Technical application guide
Ripple current and light flickering (modulation)
Light modulation describes how much the instantaneous value of the luminous flux is varying. Human perception strongly depends on the frequency. In practice, many drivers naturally deliver a high content of 100-Hz modulation. The root cause for this is the European 50-Hz mains supply, which results in 100 Hz after rectification.
Compared to traditional fluorescent light sources, LEDs instantaneously translate their operating current into light, without much smoothing effects. Already minor imperfections of the driver can lead to a low quality of light. The OPTOTRONIC LED driver family ensures that the 100-Hz light modulation is so small that it normally cannot be perceived by the human eye and is therefore not critical within a standard application.
The most common definition for the light modulation is:
In addition to economic and ecological aspects, the use of ECGs and LED drivers with low levels of light modulation has extremely positive effects on the working environment. In general, strong flickering at low frequencies should be avoided. It is known that a small subgroup of patients with epilepsy are photosensitive and react to flickering light. The risk for such reactions drastically reduces when the frequency of the light modulation is increased to over 70 Hz. Even when there is no obvious visible flicker, ergonomics studies with conventional
technology (CCG operation) have shown that latent flickering of the light is a load factor that affects a person’s work performance, particularly at VDU workstations. The consequences are rapid fatigue, lack of concentration and a greater number of errors in word processing and other such tasks. Practical VDU-based tasks have shown that the benefits of flicker-free light are considerable, not only for the people themselves but also for the quality of their work. Premium-quality LED drivers produce less than 5 % modulation, and are therefore often called “flicker-free” or “zero ripple”.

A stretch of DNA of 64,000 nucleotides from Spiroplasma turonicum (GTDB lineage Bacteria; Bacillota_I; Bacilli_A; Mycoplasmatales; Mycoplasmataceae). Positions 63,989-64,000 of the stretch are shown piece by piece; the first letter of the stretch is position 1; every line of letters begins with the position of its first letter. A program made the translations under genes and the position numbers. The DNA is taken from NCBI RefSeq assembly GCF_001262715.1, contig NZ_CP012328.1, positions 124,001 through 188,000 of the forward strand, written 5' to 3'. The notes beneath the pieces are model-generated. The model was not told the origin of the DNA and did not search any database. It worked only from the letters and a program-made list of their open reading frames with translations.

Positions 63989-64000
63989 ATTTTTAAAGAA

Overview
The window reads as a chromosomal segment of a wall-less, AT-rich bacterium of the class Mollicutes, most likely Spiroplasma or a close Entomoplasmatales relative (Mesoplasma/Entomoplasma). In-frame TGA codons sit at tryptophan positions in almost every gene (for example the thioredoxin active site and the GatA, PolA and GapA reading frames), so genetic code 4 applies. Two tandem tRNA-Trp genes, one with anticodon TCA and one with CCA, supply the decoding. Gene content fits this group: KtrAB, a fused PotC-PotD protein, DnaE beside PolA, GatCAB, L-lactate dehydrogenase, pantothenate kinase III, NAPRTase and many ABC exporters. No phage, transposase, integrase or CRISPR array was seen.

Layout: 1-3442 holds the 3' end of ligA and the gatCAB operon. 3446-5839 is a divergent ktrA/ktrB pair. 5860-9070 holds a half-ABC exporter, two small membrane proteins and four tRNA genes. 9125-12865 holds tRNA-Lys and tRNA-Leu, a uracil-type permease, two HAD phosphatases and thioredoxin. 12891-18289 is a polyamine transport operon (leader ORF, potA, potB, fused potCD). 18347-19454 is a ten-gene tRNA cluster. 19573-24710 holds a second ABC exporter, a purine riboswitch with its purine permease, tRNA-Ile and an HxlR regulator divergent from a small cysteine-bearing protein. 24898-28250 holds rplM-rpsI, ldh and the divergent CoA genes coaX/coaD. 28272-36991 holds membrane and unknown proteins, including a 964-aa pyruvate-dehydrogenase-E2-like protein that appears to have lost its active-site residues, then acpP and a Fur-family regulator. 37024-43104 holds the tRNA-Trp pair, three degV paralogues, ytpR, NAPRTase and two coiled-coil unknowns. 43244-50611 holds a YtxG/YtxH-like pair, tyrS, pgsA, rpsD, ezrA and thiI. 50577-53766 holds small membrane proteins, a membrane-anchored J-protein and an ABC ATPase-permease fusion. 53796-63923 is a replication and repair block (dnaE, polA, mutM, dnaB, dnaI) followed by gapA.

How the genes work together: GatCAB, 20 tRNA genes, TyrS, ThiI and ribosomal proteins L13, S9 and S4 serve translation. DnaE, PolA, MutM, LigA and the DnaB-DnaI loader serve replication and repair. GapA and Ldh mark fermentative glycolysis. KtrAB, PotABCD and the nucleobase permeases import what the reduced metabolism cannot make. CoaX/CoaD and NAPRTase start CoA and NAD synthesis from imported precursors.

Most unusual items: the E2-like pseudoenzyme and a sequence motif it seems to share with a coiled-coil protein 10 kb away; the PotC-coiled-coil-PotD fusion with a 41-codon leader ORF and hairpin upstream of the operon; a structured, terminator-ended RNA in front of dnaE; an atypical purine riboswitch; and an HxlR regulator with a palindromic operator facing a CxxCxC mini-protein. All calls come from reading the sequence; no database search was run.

Definition and measurement (ripple current)
In most cases, the light modulation is proportional to the ripple current:
In a first approximation, the light modulation is proportional to the current modulation, often called ripple current. This proportional behavior allows the light modulation to be judged by performing a current measurement. A low-pass filtered current measurement achieves the most accurate results. If no filter is available, a simplified measurement method can be used.
- Measurement of module current
- No filter necessary
- Readings from upper envelope (100 Hz)
- Typical accuracy : +/-15 % of result
- Means: 20 % varies between 17...23 %
- A light measurement with a photodiode, phototransistor or integrated light-to-voltage converter will deliver almost identical results
- If PWM is used: modulation = 100 %
- Most common behavior over time: increase of the ripple current due to capacitor aging
Picture below: Hybrid dimming
Picture above: Simplified measurement
Advantages and disadvantages of PWM
Advantages of PWM dimming:
- Dimming without color differences among all LEDs
- Same brightness of all LEDs
Disadvantages of PWM dimming:
- Remaining risk of stroboscopic effects when rotating or fast-moving parts are illuminated; this risk can be reduced by increasing the PWM frequency to over 400–500 Hz
- Interference effects with cameras are reduced with higher frequency, but for high demands on image quality or high-speed imaging, PWM is not recommended